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Shirley Horn: No Regrets

Tod Smith By

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I —Shirley Horn
It's 10pm on a Monday evening and I find myself anxiously dialing the front desk of a local hotel to talk to one of the true legends of jazz, Shirley Horn. I have to admit that I am more than just a bit nervous. First, it's Shirley Horn and second, it's ten o'clock. My friend, flutist Kent Jordan has arranged for me to conduct this interview, but I'm still worried that it is a bit late. He assured me that Ms. Horn is a late person and when she answers the phone the distinctive blend of recorded opera and live voices lets me know that Kent was right. Ms. Horn was very much awake.

Two days earlier, Shirley Horn had played to an appreciative crowd at the 36th annual New Orleans Jazz & Heritage Festival, her third such appearance. With a voice that leaves no doubt as to its ownership and a melodic keyboard style that evokes a grace and style rarely found in this age of hip-hop and pop. For over 40 years, Horn has done things her way and if this year's performance is any indication, she'll continue to do so for many years to come.

Perhaps her understanding of the classics results in her distinctive musical style. The use of space creates a tension in her music that leaves the listener impatiently waiting for the next sound. It's like engaging in a conversation where you anxiously await the next word, while lamenting the fact that the next word brings you that much closer to the end of the discussion. Listening to a Shirley Horn performance is being part of that conversation.

Horn's development into jazz musician was not in her parents' plans when they heard her play the piano in her grandmother's parlor at a young age. She recalls, "I started studying piano when I was four years old. I went to Howard University's Junior School at twelve. My parents wanted me to study classical, but I wanted to play jazz.

Her lyrical piano style sings like the human voice and as she recalls her early influences, it's easy to see why. "Every singer—Carmen, Billie Peggy Lee, Louis Armstrong. I listened to all of the good singers.

And as for pianists, the four names she specifically mentions as her influences demonstrate an appreciation for the diverse sounds in the ever-changing musical universe. Transitioning from classical to jazz is not easy, but Ms. Horn discovered the beauty in each genre and made the leap by comparing the masters from each world. "Erroll Garner, Rachmaninoff, Debussy, Oscar Peterson, Ahmad Jamal. Oscar Peterson was my Rachmaninoff and Ahmad Jamal was my Debussy.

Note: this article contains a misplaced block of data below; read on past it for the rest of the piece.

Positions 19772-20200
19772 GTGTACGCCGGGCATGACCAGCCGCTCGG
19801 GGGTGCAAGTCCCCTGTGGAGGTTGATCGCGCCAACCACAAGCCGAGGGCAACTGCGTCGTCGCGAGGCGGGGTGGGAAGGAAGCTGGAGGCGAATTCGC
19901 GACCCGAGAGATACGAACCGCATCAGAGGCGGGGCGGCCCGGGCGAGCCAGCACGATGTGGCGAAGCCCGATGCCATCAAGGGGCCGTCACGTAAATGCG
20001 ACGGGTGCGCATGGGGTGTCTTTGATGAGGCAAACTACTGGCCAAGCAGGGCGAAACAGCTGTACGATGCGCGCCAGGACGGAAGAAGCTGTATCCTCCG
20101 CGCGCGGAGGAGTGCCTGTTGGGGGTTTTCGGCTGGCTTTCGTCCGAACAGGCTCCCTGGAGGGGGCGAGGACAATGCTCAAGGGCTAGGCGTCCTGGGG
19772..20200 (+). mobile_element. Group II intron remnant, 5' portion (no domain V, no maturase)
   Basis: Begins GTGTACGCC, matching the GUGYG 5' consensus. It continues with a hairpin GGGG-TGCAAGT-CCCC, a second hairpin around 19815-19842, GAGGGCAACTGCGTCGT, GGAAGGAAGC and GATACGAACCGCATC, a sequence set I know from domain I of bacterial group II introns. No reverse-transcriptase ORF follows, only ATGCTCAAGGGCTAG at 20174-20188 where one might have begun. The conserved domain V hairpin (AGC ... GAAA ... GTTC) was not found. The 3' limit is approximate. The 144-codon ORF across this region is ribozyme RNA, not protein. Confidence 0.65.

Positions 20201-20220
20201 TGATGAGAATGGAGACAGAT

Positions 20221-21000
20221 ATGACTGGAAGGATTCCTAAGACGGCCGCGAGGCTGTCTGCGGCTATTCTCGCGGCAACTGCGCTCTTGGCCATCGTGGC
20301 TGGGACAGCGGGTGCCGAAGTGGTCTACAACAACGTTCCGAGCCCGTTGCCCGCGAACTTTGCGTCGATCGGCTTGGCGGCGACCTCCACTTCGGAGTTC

After studying at Howard, she traveled to New York and recorded her first album, Embers and Ashes. As the album attracted the attention of critics and musicians alike, it also caught the ear of Miles Davis who invited her to open for him at the Village Vanguard. There, she encountered the legends and soon to be legends of the jazz world. "Working at the Village Vanguard, I did the thing with Miles there. Everybody in the world came in—all the people with their pictures on the album covers.

After recording with Quincy Jones on Mercury Records where she had to leave the piano playing to someone else (she had been signed as a singer), Horn returned home to Washington, D.C. to focus her energies on her personal life, while staying active in the local music scene. Her return to recording with Verve in 1986 started a creative period that resulted in a number of Grammy Award nominations and the deep appreciation of music fans everywhere.

Today, her fans are getting younger and Horn seems to be keeping pace with them. "The audience is getting younger. I was just in Singapore—loved it—and I was struck by the varied ages; people as young as 15 and 16 years old. I just finished another album, it should be out in August and then I'm off to the San Francisco Jazz Festival and then to Poland. And then home to relax for a few months.

And what does a legend in the jazz world do to relax? "I enjoy cooking and building. I'm adding an extension to my house and I like watching old movies; shoot-em ups. Gunsmoke, Bonanza—I missed a lot of Bonanza when I was working, so I'm catching them now.

Looking back, Horn shares her thoughts on a life and career that continues to give enjoyment to music fans everywhere. "I've met some great people and I have no regrets. It's been quite a journey.

And for those of us fortunate to have been around for part of that journey, we're not ready for the conversation to end anytime soon.

Until next time, see you 'Round About New Orleans.


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